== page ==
Proposition of a Water-Energy-Soil (WES) nexus to face environmental issues at urban level: Proposition d’élaboration d’une démarche nexus « eau-énergie-sol » (WES nexus) pour faire face aux enjeux environnementaux en milieu urbain2019Conference paper (Other academic)
    Abstract [en]

    In this paper we present the elements of a nexus approach linking water and energy and soil (or WES) to address urban environmental issues. If the notion of "nexus" has become mainstream in order to grasp the interactions between priority issues (especially between Water-Energy-Food or WEF nexus), it is considered both undisputed and ambiguous. After a review of the scientific literature on the concept of nexus, this paper proposes a WES nexus approach that focuses on: the urban scale as a priority action context, on soil - and its multidimensional trait (land, substrate, subsurface) - as a factor not yet sufficiently taken into account and on a heuristic approach that is not intended to give a prior definition of the nexus but rather to explore how the (WES) "nexus" is locally appropriated. 

  • 5.
    Hegger, D.
    et al.
    Utrecht University, Netherlands.
    Alexander, M.
    University of East Anglia, Norwich, United Kingdom.
    Raadgever, T.
    Sweco Nederland B.V., De Bilt, Netherlands.
    Priest, S.
    Middlesex University, London, United Kingdom.
    Bruzzone, Silvia
    Mälardalen University, School of Business, Society and Engineering, Industrial Economics and Organisation.
    Shaping flood risk governance through science-policy interfaces: Insights from England, France and the Netherlands2020In: Environmental Science and Policy, ISSN 1462-9011, E-ISSN 1873-6416, Vol. 106, p. 157-165Article in journal (Refereed)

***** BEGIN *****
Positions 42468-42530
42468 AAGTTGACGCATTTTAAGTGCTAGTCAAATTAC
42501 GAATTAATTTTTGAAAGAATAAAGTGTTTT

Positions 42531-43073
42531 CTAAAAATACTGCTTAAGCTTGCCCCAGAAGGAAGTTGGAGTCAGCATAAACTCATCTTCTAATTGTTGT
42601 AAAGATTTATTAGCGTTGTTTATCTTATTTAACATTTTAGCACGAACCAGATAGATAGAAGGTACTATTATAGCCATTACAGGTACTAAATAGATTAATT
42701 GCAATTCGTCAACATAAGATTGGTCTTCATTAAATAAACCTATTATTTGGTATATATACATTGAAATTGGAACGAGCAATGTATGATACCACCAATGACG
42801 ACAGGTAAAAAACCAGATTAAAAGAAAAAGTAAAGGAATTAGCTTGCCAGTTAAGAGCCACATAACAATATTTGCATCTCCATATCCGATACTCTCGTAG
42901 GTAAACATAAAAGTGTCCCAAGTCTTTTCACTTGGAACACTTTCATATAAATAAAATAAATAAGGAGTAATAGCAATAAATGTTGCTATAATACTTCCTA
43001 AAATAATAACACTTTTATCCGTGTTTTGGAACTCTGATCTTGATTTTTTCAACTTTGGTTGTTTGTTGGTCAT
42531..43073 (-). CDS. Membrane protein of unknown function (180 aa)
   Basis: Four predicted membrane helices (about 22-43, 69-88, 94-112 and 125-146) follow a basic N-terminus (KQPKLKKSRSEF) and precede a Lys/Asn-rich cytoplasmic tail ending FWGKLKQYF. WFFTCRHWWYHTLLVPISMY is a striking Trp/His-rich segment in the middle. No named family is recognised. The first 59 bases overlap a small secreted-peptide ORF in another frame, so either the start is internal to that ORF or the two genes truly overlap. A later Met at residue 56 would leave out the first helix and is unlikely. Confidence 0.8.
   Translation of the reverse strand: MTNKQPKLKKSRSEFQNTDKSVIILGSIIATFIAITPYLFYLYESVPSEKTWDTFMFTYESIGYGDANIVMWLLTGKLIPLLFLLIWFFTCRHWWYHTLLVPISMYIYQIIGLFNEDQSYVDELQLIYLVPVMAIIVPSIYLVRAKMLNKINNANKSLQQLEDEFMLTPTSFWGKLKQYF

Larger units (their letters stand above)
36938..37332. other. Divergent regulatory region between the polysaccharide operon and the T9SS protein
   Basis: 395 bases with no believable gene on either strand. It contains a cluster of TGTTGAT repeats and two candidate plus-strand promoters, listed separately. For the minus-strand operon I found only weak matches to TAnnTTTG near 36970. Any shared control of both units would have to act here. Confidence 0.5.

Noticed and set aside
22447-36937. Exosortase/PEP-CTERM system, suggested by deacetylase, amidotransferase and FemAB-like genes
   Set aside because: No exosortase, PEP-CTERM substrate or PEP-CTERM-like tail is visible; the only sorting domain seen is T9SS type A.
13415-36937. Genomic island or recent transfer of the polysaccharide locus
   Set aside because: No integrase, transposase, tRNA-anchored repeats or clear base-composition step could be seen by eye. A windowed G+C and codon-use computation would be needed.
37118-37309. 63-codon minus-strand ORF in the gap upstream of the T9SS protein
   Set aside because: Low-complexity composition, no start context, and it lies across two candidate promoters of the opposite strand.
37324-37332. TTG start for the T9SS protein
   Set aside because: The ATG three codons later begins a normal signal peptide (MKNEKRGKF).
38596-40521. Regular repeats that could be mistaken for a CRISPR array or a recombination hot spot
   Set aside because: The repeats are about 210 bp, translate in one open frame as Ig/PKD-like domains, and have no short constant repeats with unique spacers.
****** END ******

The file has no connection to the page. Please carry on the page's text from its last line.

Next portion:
Abstract [en]

    In the face of increasing threats from flooding, there are growing calls to strengthen and improve arrangements of flood risk governance (FRG). This endeavour requires an appreciation of the multitude of factors stabilising and driving governance dynamics. So-called catalyst flood events, policy champions and advocacy coalitions have tended to dominate this study to date, whilst the potential role played by Science Policy Interfaces (SPIs) has been somewhat neglected and often approached in a reductionist and fragmented way. This paper addresses this gap by drawing from in-depth policy analysis and stakeholder interviews conducted within England, France and the Netherlands under the auspices of the EU-FP7 STAR-FLOOD project. The analysis reveals four prominent ways in which SPIs shape FRG, by i) facilitating the diversification of Flood Risk Management (FRM) strategies; ii) increasing their connectivity, iii) facilitating a decentralisation of FRM and iv) fostering inter-country learning. It identifies different roles of specific interfaces (structures) and interfacing mechanisms (processes) in shaping governance dynamics. This way, the analysis reveals various ‘entry points’ through which SPIs can steer FRG, either along existing pathways, or towards new and potentially transformative change. The study shows that SPIs are a hitherto underexposed factor explaining dynamics in flood risk governance which merits additional systematic empirical study.